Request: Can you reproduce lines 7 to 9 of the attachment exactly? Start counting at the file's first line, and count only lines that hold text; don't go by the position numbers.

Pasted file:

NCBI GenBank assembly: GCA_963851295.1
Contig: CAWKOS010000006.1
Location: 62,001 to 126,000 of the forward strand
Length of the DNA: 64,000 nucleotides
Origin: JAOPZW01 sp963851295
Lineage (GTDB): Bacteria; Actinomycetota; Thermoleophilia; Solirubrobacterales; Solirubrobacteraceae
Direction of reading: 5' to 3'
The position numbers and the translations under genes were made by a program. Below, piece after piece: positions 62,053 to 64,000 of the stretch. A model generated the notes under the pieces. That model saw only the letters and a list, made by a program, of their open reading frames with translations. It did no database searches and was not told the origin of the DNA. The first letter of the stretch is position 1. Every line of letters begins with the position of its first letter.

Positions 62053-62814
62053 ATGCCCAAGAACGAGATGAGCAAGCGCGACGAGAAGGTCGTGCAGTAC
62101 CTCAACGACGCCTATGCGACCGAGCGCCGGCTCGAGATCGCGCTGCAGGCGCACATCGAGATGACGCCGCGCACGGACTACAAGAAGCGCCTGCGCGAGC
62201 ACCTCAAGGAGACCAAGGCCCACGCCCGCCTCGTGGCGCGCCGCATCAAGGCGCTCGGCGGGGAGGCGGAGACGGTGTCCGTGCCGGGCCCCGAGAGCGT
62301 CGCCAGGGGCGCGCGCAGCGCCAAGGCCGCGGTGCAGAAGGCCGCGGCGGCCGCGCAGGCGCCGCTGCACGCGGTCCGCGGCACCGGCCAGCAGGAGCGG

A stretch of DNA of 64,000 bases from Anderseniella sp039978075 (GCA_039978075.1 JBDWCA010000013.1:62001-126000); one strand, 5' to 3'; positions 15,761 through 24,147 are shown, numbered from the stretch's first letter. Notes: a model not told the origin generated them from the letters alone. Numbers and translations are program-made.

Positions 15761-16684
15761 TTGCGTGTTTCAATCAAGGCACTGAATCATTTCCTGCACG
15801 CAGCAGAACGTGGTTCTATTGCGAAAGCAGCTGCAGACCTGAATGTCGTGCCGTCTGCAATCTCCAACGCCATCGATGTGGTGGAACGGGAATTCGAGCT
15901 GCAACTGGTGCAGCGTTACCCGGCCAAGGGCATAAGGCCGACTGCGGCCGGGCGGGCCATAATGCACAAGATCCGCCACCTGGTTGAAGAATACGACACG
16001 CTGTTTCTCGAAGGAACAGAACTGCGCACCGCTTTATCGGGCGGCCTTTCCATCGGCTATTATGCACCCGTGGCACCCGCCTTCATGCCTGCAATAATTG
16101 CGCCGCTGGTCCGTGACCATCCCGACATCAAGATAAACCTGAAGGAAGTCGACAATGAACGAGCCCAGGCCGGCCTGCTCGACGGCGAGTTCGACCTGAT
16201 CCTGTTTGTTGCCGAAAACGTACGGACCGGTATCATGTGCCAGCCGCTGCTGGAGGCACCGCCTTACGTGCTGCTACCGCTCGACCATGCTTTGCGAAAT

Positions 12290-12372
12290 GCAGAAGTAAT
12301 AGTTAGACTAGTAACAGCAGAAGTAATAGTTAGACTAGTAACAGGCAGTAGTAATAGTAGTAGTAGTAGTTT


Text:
Direction of reading: 5' to 3'
The position numbers and the translations under genes were made by a program. Below, piece after piece: positions 62,053 to 64,000 of the stretch. A model generated the notes under the pieces. That model saw only the letters and a list, made by a program, of their open reading frames with translations. It did no database searches and was not told the origin of the DNA. The first letter of the stretch is position 1. Every line of letters begins with the position of its first letter.

Positions 62053-62814